Carb Confusion: Three Hidden Carb Truths

Carb Confusion
Carbs often get a bad wrap when it comes to getting lean, but actually they're quite beneficial when it comes to any diet plan, the key is understanding how to use them.  Here are 3 hidden carb truths to help you make the most out of this delicious macronutrient.

Are you a carb lover?  Carbs often get a bad wrap when it comes to getting lean, but actually they’re quite beneficial when it comes to any diet plan, the key is understanding how to use them.  Here are 3 hidden carb truths to help you make the most out of this delicious macronutrient.

Carb Truth #1 – Women Lose More Belly Fat On Low Carb Diets

We already know women tend to reserve or hold on to their muscle glycogen – the stored form of carb, which means we need much less to survive! But there really is no need to do an ultra low carb diet either, the key is finding the right macronutrient ratio.

In one study, women on a 1600 calorie restricted high protein diet (30% protein, 40% carb, 30% fat) diet for 8-weeks, experienced not only significant weight loss, but had greater reductions in total and abdominal fat mass than those on a lower protein diet (16% protein, 55% carbohydrates, 26% fat).

Basically, eating a moderate to low carbohydrate diet is sufficient to still lose fat while still gaining muscle! The key is determining how much carb you specifically need based on your activity level and your metabolism.

Carb Truth #2 – You Can Eat Carbs Whenever You Like

Carb timing, or nutrient timing really is a thing of the past. Nutrient timing studies showed significant anabolic gains post and pre-exercise with a carb load when participants were truly depleted – in a fasted state.

The truth is most of us never reach a true fasted state – we don’t exercise long enough or at an intensity that can significantly deplete our body. If you ate a few hours before your workout – no matter if it was carbs, protein, or fat, you’re more than likely still experiencing an anabolic response.

One study showed that the anabolic effect of a single meal could last 5 to 6 hours based on the individual’s rate of metabolism. And in another study, it was shown that eating carbs 2 hours post workout resulted in no significant glycogen level differences at 8 hours and 24-hours post workout.

It is more important to provide your body with sufficient nutrients, at regular intervals to help maintain an anabolic state. Going longer than 3 hours between meals may result in nutrient depletion and thus reduce anabolic processes – muscle building! Therefore if you want to eat carbs for breakfast, carbs before bed or carbs after your workout it really doesn’t matter. Your macronutrient ratios are what will ultimately drive your body composition goals, than the exact timing of your nutrient intake.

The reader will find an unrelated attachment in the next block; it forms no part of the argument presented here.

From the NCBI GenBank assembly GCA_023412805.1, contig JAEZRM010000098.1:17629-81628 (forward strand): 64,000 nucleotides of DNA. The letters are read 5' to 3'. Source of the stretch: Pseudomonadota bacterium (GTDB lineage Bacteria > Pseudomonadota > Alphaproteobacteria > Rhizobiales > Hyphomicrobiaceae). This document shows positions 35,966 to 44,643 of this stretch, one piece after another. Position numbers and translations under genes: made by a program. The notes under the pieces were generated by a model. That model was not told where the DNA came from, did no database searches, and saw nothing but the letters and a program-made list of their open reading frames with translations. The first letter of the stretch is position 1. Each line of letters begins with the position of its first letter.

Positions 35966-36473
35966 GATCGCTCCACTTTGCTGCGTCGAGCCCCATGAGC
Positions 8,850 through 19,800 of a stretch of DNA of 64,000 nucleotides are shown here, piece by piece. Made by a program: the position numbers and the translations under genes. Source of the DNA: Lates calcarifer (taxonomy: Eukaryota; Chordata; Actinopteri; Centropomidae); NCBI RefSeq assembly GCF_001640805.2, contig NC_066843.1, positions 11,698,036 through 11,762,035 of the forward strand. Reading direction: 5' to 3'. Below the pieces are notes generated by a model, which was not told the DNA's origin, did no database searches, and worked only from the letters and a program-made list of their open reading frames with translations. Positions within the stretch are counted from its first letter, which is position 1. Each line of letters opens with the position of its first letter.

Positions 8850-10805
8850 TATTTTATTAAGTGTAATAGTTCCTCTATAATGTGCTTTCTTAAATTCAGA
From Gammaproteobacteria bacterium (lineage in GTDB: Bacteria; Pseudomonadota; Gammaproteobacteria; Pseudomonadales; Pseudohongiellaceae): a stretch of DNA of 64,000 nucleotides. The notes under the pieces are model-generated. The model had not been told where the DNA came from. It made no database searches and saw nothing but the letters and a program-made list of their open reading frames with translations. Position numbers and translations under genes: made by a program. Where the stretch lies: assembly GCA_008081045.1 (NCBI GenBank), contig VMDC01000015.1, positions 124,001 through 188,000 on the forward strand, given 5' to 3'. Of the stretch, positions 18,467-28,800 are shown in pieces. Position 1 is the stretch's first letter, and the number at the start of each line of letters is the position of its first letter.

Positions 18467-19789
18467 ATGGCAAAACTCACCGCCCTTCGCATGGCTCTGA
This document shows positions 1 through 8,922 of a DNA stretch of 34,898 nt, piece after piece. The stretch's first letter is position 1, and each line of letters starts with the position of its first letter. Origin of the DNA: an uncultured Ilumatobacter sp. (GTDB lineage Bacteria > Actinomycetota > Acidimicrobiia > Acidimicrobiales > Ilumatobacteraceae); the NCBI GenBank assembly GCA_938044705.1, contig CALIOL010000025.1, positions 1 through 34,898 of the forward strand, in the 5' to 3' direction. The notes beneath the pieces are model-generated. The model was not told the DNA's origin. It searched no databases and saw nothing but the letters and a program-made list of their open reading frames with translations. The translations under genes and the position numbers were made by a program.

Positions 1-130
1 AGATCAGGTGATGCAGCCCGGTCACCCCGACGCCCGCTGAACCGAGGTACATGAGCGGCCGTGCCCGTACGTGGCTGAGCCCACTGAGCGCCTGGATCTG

Carb Truth #3 – Carb Cycling is One of the Best Dieting Methods

Carb Cycling diet is a diet that switches between low and high amounts of carbohydrates, allowing you to enjoy the benefits of being on a low carbohydrate diet, while also allowing you to still enjoy your favorite carbs too. During low carbohydrate phase your body maximizes the amount of carbs you have stored in muscle glycogen, and seeks out alternative energy sources such as your fat! On high carbohydrate days, you replenish muscle glycogen, but you also stimulate metabolic and anabolic responses that can help prevent diet plateaus.

Making carb cycling work for you is as easy as determining your calories, and your macronutrient ratios that will work for you – low carbohydrate phase of 30 to 20% of your daily calorie needs is sufficient, while protein can make up 30 to 40% and fat can make up the remaining portion. On high carb days, carbs can be shifted to 50%, while protein can remain roughly the same and fat can make up the remaining.

Have one high carb day every 4 to 7 days depending on your activity level and how much fat you want to lose, as your body composition changes, you can start to cycle between low and high carb days every 3 to 5 days.

Need some help determining your exact Carb Cycling meal plan?

How to Burn Fat Carb Cycling

How to Use a Carb Cycle Diet


If your goal is to achieve a muscular, fit body, you will need to eat a high protein diet, with a moderate to low amount of carbs and fat. Carb Cycling can help you get there. Flexible dieting and less regimented approaches are more effective, and will keep you on your diet for longer. Pay attention to how your body feels and responds to what you feed it and when you feed it. Make adjustments based on your own unique requirements and needs.

Until Next Time,

Be Fierce & Rule the World,



Aragon AA, Schoenfeld BJ.  Nutrient timing revisited: is there a post-exercise anabolic window.  JISSN.  2013.  10:5.

Parker B, et al. Effect of a High Protein, High Monounsaturated Fat Weight Loss Diet on Glycemic Control and Lipid Levels in Type 2 Diabetes. Diabetes Care. 2002. 25(3): 425-30.

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